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Malaysia Plantation: Outlook Remains Challenging For CPO March 19, 2018
In this writeup, we would like to discuss the underlying factors that are likely to affect the CPO price moving forward.
Author : Jerry Lee Chee Yeong


Malaysia Plantation: Outlook Remains Challenging For CPO

After the 3rd strongest El Nino in 2015/16, which pushed the CPO price to as high as about RM 3300 in the beginning of 2017, the crude palm oil posted the biggest single year losses (-24%) over the past 5 years. The weakening CPO price was a result of the strong recovery in CPO production which subsequently led to the rapid build-up in CPO inventory (see figure 2). In this writeup, we would like to discuss the underlying factors that are likely to affect the CPO price moving forward.

Figure 1: CPO price
Figure 2: Malaysia CPO Production and Inventory

Positive Factors

1. Suspension of Exports Taxes & Seasonally Lower Output

Early 2018, our government made a timely suspension on the CPO exports taxes for three months which aims to ease the pressure on the current 2-year high CPO stockpile which might subsequently provide a boost to the CPO price as the suspension of export taxes is likely increase the competitiveness of Malaysia CPO in the global market and boost the demand for the local CPO.

The market participants see this as a timely and effective measure to resolve the issue of high CPO stockpile. In fact, this has resulted in a spike in the January’s CPO exports (+6.0%) (see figure 3).

Figure 3: Malaysia's CPO Exports

On top of that, generally, we will see a seasonally low production during the first quarter of the year. As such, the timely suspension of export taxes coupled with the seasonally lower production has resulted in a lower stockpile in January and this could also explain on the performance of CPO on YTD basis (+5.2%) as of 28th February 2018.

2. Lower Soybean Production

The U.S Department of Agriculture (USDA) during its annual Agricultural Outlook Forum, projected that the soybean production to drop by -1.6% y-o-y in 2018 due to lower planted area (down 100,000 acres from 2017) and lower yield (down 0.6 bus as compared to 2017).

On top of that, as the drought in Argentina persists which is known as the worst in 30 years, we might see a sharp decline in supply of soybean from one of the top producers in the world.

In fact, since palm oil is a close substitute to soybean, the lower soybean production is likely to drive the soybean price higher and leads to a wider price premium of soybean to CPO, hence, improve the demand for CPO against soybean.

 

Negative Factors

1. Demand Side

1.1 India Palm Oil Import Taxes

If one still remembers, during November 2017, the world’s largest edible oil importer – India, raised the import taxes on crude palm oil to 30% from 15% while the duty for refined palm oil has been lifted from 25% to 40%. The hike in import taxes was seen as a measure to protect and support the local refiners, hence, it is likely to dampen the Malaysia’s exports of CPO to India unless there is any revision being done on the high import duties.

1.2 China Stockpile and Import

Besides the possible slowdown in CPO demand from India, the recent data from China showed that the China palm oil inventory is currently at almost two-year high level of close to 700,000 tons (see figure 4). On top of that, the robust demand of soybean by China which sent the soybean import to historical high level of 95.54 MT in 2017, up by about 14.8% y-o-y (see figurer 5), showed sign of waning appetite for palm oil by the world’s second biggest economy.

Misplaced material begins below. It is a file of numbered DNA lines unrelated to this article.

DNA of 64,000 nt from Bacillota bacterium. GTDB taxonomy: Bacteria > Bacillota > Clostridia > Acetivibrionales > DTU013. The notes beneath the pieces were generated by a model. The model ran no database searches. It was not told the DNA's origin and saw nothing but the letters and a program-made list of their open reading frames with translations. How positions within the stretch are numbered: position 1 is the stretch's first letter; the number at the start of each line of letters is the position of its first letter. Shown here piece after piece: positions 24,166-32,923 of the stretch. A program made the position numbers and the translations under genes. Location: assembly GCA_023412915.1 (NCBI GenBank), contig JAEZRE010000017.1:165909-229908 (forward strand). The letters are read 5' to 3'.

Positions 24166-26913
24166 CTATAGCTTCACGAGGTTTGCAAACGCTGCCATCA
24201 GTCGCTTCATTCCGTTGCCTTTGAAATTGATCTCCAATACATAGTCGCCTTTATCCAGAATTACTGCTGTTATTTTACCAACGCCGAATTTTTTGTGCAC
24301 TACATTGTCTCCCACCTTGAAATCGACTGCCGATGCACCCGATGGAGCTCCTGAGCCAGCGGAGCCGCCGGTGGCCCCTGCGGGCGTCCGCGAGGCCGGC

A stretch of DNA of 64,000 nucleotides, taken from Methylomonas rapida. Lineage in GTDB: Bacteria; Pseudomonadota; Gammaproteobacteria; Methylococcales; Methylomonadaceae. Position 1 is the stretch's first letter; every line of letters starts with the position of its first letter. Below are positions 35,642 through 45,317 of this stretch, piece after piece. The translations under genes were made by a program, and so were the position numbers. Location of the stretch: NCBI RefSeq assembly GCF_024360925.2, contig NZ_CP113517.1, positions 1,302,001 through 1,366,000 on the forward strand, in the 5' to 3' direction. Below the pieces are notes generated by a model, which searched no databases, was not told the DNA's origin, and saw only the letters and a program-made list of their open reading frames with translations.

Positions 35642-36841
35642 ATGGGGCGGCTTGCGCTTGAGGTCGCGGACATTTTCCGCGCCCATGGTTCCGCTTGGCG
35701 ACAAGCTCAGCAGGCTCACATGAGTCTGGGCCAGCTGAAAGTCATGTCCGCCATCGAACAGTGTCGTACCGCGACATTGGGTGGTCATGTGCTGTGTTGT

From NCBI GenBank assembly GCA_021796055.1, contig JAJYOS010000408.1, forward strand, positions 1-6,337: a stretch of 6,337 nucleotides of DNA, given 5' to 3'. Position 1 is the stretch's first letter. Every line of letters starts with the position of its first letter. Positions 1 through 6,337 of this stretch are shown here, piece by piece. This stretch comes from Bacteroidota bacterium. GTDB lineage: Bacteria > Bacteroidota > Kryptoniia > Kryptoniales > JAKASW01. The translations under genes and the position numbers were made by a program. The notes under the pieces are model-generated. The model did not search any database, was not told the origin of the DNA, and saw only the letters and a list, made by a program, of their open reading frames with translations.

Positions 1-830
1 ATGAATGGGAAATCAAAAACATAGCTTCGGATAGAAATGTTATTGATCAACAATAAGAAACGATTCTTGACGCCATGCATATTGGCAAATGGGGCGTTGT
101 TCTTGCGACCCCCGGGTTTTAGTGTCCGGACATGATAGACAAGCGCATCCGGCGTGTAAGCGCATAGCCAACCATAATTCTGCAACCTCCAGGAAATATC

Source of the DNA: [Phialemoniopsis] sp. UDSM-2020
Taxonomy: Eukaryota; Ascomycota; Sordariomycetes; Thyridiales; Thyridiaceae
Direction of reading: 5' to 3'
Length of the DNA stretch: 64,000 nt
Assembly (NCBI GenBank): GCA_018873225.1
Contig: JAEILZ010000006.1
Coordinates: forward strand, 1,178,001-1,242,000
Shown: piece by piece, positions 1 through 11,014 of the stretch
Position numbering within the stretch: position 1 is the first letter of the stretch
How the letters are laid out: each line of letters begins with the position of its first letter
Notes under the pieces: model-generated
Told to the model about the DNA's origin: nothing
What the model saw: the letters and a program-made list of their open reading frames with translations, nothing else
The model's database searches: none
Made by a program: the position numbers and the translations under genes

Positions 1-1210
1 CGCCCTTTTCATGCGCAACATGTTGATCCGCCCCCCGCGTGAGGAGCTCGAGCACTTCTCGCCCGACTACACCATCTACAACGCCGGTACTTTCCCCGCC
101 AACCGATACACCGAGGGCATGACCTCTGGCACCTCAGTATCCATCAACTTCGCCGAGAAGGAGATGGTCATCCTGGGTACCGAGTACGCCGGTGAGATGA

According to USDA, they projected that the China palm oil import is likely to decline by 4.8 million tonnes and this might cap the upside of the CPO price as a result of slowing demand.

Figure 4: China Palm Oil Inventory
Figure 5: China's imports of soybean and palm oil

2. Supply side – Accelerating CPO Production

Currently, the weak La Nina that has started in late 2017 with moderate rainfall is likely to benefit the production recovery after the worst El Nino in 2015/16. This explained the rather strong production in January as compared to the corresponding quarter last year.

In fact, the Malaysian Palm Oil Board (MPOB) forecasted that the CPO production is likely to climb to 20.5 million tonnes from 19.9 million tonnes produced in 2017. As such, with the better production and recovering yield for palm oil, we see a limited upside for the CPO price.

Our View

At this moment, we do not think that the abovementioned factors could provide sustainable support to the CPO price. Reason being, the suspension of exports taxes and the lower production are considered as short-lived factors unless the government extends the suspension of exports taxes which we do not expect it to materialise in near future.

Whereas for the lower estimated soybean output, we do not expect it to have any significant impact on the CPO price as the current price premium of soybean to CPO is standing at 7.5%, lower than the 5-year average of 16.5% (see figure 6). Hence, we do not foresee any significant shift in demand from Soybean to CPO as long as the price premium stays below the 5-year historical average level.

Figure 6: Soybean and CPO

As such, coupled with the several negative factors mentioned, we believe that the existing and potential downside factors for the CPO price could outweigh the upside of it. For investors who are on the same page as us on the outlook of the Plantation sector while looking to have exposure into the local equity market, they can consider Kenanga Growth Fund which has a minimal exposure into the Plantation sector.


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